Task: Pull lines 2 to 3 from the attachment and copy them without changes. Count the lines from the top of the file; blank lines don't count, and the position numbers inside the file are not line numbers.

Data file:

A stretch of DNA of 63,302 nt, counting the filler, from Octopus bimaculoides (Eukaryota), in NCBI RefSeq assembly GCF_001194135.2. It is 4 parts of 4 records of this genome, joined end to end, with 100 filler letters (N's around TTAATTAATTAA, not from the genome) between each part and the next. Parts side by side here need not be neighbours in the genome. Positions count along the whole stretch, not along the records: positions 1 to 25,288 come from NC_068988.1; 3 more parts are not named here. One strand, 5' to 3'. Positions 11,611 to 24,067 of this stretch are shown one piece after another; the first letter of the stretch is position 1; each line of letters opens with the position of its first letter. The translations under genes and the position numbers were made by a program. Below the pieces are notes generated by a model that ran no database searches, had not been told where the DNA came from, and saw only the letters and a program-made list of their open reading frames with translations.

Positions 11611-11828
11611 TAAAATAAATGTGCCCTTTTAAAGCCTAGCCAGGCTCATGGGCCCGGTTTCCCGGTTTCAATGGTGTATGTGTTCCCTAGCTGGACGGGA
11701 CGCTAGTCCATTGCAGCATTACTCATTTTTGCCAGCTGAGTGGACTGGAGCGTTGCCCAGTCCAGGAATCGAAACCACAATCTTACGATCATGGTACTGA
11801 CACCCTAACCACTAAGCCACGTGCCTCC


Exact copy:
Positions 11611-11828
11611 TAAAATAAATGTGCCCTTTTAAAGCCTAGCCAGGCTCATGGGCCCGGTTTCCCGGTTTCAATGGTGTATGTGTTCCCTAGCTGGACGGGA